• In 1998 Bellona established a new office in St. Petersburg – an environmental rights center. Here, a legal team worked to provide free legal aid to Russian citizens concerning environmental matters and to conduct legal proceedings on major environmental matters on behalf of the environmental movement in Russia.
  • Since the 90s, Bellona’s work contributed to: the dismantlement and securing of more than 100 nuclear submarines in the Russian Arctic (about 200 in total throughout Russia); the dismantlement and safe storage of world’s most radioactive ship Lepse; the safe storage of radioactive waste at naval bases along the coast of the Kola Peninsula, including at Andreyeva Bay, Gremikha and in Sayda Bay. In Andreeva Bay alone, there were 22,000 spent nuclear fuel assemblies, several of them damaged and very difficult to handle safely. Altogether, as a result of Bellona’s revelations, international support for radiation cleanup projects in Russia totaled some $2.5 billion.
  • Bellona has been involved with the establishment of the dry storage at Sayda Bay in the Murmansk region, where 117 reactor compartments from the Russian Northern Fleet are now stored. Bellona was instrumental in bringing about collaboration in developing TUK-18 containers, which make it possible to transport broken fuel cells, allowing for the cleanup of otherwise very dangerous waste.
  • After the Nikitin case, Bellona worked ardently to create a dialogue with Russian nuclear authorities and avoid suspicion, despite the full acquittal of Alexander Nikitin by the Supreme Court in plenary session.
  • From 2011 until Russia’s invasion of Ukraine in February 2022, Bellona played an important role in Russian nuclear energy agency Rosatom’s Public Council. Bellona used its position to share information with the rest of the Russian public, and to urge Rosatom toward greater transparency and better processes for public participation in its decision-making. At the same time, Bellona closely followed the clean-up work in the border areas between Norway and north-west Russia, as well as overall questions of how Russia handles challenges with waste and pollution in other parts of the country.
  • From 2014 to 2021, Bellona conducted a unique project to deploy charging infrastructure in the Russian Arctic, with the goal of popularizing electric vehicles in the region. As a result of Bellona’s work, it is now possible to travel from Norway to Russia’s Arctic capital Murmansk in an EV. Bellona also made a technical plan for chargers needed to travel between the Barents and Baltic seas.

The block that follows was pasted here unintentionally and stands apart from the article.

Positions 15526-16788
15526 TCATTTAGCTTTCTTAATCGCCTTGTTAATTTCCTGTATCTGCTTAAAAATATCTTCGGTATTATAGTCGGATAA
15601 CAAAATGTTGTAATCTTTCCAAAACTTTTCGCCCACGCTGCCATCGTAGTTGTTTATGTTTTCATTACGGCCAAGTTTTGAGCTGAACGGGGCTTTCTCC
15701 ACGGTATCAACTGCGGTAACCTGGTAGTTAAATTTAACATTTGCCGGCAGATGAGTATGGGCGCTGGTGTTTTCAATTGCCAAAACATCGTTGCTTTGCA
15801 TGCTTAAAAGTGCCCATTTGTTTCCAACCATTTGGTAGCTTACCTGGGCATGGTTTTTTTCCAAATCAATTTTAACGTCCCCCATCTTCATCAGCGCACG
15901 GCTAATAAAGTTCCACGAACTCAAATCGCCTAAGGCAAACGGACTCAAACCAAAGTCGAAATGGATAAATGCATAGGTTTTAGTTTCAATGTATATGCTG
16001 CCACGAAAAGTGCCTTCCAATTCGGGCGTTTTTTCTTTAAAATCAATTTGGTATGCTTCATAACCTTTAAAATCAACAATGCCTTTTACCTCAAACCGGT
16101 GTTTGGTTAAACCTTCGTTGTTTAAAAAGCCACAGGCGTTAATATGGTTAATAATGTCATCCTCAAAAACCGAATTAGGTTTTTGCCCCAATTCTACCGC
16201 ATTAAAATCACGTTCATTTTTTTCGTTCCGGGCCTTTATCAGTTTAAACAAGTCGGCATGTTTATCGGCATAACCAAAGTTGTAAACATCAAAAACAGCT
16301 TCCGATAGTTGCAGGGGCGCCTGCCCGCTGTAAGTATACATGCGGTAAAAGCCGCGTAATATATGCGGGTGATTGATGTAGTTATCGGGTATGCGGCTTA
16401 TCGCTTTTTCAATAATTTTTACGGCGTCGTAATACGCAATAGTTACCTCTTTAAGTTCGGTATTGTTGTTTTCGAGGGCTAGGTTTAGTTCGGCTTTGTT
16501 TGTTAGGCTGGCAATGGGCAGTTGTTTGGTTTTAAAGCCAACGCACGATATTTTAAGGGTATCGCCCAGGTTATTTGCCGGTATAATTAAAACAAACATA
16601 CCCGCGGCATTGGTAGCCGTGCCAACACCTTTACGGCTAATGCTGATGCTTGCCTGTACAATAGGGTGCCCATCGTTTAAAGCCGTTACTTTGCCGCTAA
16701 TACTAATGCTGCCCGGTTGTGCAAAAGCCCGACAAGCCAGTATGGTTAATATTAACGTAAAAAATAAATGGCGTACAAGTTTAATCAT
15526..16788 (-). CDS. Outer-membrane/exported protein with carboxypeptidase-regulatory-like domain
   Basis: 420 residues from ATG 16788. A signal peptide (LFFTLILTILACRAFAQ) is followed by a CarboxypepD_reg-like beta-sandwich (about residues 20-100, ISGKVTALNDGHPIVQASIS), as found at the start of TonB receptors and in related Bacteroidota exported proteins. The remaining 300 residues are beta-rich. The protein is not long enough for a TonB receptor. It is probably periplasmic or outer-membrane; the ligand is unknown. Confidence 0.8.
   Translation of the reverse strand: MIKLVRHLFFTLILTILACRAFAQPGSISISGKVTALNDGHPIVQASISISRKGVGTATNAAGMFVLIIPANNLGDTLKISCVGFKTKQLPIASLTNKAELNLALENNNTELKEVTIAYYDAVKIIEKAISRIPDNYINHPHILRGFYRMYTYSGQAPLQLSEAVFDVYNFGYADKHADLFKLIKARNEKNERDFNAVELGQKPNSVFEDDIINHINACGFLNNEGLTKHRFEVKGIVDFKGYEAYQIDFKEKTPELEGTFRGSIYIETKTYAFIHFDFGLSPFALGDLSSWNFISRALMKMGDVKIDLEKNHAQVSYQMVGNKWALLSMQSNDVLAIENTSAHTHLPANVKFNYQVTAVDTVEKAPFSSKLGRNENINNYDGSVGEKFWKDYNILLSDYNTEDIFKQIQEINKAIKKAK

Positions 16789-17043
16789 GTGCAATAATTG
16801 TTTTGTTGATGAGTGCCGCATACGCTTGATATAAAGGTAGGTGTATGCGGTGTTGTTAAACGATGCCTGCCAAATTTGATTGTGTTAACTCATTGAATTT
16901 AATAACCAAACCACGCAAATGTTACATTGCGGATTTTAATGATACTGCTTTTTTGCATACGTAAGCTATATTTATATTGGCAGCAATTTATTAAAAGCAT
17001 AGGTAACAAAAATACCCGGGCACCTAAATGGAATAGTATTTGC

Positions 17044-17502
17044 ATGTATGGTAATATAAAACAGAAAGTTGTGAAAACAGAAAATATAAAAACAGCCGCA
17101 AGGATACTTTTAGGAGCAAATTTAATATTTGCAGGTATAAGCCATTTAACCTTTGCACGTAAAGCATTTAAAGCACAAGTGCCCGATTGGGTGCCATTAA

• Since Bellona started its work in Russia, the organization has involved more than 15,000 students in environmental legal work, provided free legal aid to thousands of ordinary Russians and organizations, held more than 800 environmental classes for more than 16,000 Russian schoolchildren and published more than 10,000 articles and over 100 reports on environmental challenges and solutions. More than 30 of these reports have dealt with nuclear safety. Bellona has also published 84 issues of its environmental magazine “Environment and Rights.”




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Categories: G1. Progressive Green

NGOs urge EU Commission to set target for zero emission trucks for 2035

Thu, 11/24/2022 - 07:17

Together with 38 European environmental, health and consumer associations, Bellona signed an open letter asking the European Commission to set the deadline at 2035 to oblige all new trucks to be zero emission.

The letter states the following:

The time to set an end date for diesel trucks is now, requiring an ambitious midterm target of at least 65% in 2030 to be ready in time. We, the signatories, form a broad coalition of 39 environmental, health and consumer associations from across Europe, representing people in more than 14 European countries. We call on the Commission to ensure that all new trucks are zero emission by 2035 at the latest. A 100% zero emission target for trucks in 2035 is the minimum level of ambition needed if the EU is serious about reaching climate neutrality by 2050, given that on average most trucks stay on our roads for more than 18 years. Ambitious HDV CO2
standards are needed to make zero emission for heavy-duty a reality and rapidly scale up the supply of clean trucks. In particular, we urge you to:

  • Ensure each and every new truck sold in 2035 is zero emission.
  • Increase the 2030 CO2 reduction target to at least 65%, thereby ensuring a rapid scale-up of ZET production.
  • Start early enough and move the 30% target from 2030 to 2027.
  • Extend the regulation to all heavy-duty vehicles, including small and medium lorries, vocational vehicles, buses and coaches as well as trailers.

Read the whole text here.

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Categories: G1. Progressive Green